AKRON-Goodyear and Cooper Tire & Rubber Co. reported record net income and sales for the year ended Dec. 31, while TBC Corp. said its year-end net income and sales results dipped below 1993 levels. All three companies recently released their fourth-quarter and year-end results.
Surging tire sales and Goodyear's prospering oil pipeline system helped offset the negative effects of escalating raw materials and labor costs, contributing significantly to the tire maker's record sales and earnings for 1994.
Goodyear ended the year with a 5.5-percent increase in sales to $12.3 billion, compared with 1993, as net income climbed 46.2 percent to $567 million from $387.8 million in 1993.
Goodyear boosted annual tire unit sales 7.1 percent over 1993, netting records in both the original equipment and replacement markets.
However, competitive pricing and increased raw material prices and labor costs caused the cost of goods sold as a percent of sales to increase to 75.5 percent in 1994 from 74.8 percent.
For the fourth quarter, worldwide sales rose 10.1 percent to $3.2 billion compared with the year-ago period, as net income jumped 20.6 percent to $136.5 million.
Goodyear's tires segment netted a record $1 billion in operating income for the year as sales climbed 5.5 percent to $10.5 billion compared with the previous year.
However, for the fourth quarter, the segment's operating income dropped 6.6 percent to $229.6 million, due to escalating raw material and labor costs and reduced interest income from time deposits held by the company in Brazil, officials said.
Despite Goodyear's report of record sales and earnings on Feb. 8, the company's share price fell $1, closing the day at 357/8.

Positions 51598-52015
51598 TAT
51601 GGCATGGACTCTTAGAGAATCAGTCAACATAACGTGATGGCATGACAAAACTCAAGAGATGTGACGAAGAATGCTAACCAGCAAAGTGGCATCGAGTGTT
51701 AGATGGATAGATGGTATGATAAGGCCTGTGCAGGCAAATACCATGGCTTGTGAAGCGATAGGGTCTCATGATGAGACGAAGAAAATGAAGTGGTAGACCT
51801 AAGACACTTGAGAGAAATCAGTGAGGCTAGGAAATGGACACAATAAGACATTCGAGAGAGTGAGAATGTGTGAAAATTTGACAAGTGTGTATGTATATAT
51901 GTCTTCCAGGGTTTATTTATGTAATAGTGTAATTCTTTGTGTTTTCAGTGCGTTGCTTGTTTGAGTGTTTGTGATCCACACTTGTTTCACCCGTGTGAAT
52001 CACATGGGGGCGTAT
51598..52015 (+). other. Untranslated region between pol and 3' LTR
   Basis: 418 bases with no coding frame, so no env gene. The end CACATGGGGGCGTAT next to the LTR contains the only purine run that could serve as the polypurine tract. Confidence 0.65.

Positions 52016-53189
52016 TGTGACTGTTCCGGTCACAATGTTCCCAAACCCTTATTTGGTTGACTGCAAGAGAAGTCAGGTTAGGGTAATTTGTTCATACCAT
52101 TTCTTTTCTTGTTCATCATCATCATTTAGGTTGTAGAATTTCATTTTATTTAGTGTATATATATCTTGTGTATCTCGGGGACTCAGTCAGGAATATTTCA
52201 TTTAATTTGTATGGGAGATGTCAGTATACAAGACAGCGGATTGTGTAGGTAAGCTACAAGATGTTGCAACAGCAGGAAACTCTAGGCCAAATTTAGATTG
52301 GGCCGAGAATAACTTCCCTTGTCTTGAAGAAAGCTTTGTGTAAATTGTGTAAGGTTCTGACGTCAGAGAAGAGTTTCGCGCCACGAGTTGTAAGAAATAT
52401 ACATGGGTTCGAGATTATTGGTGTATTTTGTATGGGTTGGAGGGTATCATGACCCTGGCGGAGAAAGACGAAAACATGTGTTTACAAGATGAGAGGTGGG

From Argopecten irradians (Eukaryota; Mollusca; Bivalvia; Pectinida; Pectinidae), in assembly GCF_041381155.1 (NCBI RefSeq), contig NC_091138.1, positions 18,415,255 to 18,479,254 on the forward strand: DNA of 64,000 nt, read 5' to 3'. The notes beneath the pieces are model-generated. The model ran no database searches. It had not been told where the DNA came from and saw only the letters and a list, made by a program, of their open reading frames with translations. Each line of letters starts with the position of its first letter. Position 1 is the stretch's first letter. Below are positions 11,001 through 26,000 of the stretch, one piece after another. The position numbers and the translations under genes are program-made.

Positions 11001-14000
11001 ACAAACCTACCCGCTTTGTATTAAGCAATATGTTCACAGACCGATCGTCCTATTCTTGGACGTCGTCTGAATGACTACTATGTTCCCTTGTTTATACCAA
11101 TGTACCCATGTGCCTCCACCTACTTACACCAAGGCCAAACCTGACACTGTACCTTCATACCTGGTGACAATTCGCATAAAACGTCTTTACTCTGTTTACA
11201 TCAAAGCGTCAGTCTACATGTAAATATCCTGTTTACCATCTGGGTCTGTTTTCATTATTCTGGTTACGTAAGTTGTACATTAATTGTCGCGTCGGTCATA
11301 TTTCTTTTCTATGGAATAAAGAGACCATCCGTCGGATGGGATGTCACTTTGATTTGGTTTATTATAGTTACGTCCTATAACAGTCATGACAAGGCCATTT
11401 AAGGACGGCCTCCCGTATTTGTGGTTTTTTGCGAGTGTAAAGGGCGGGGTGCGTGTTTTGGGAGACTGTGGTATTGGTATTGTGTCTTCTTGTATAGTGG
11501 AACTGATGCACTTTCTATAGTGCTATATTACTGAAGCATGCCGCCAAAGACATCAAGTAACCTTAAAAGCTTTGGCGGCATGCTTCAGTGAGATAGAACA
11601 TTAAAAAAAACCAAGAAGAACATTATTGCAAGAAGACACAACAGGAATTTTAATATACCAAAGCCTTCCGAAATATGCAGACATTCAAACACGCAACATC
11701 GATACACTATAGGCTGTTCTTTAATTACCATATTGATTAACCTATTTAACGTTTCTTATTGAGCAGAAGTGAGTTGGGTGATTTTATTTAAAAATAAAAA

Cooper Chairman and CEO Patrick W. Rooney credited strong markets and employee performance with the record net income and sales figures the company posted in 1994.
The Findlay, Ohio-based tire maker boosted year-end net income to a record $128.5 million, up 25.7 percent over 1993.
Net sales reached a record $1.4 billion for the year, up 17.7 percent over the prior year sales of $1.2 billion, the company said.
Cooper also reported a decline in capital expenditures during 1994 to $78.4 million from $117.2 million in 1993. But Mr. Rooney attributed this to a matter of project timing.
``We are continuing to invest all the necessary funds for expansions and technology to keep us in a leading position in our industry,'' he said.
For the fourth quarter, Cooper's sales grew 22.5 percent to $361.3 million vs. $294.9 million in the comparable 1993 period. Net income during the quarter jumped 40.5 percent to $39.1 million from $27.8 million in 1993.
Despite strong fourth-quarter earnings, TBC reported its 1994 net income and sales figures were down from a year ago.
For the year, TBC's net income totaled $19.5 million compared with $21.4 million in 1993. Net sales for the same period dipped nearly 3 percent to $551.9 million from $568.7 million a year ago.
Net income for the fourth quarter increased 6.1 percent to $5.2 million vs. $4.9 million during the comparable 1993 period. Fourth quarter net sales dropped 1.5 percent to $127.7 million from $129.6 million a year ago, the company reported.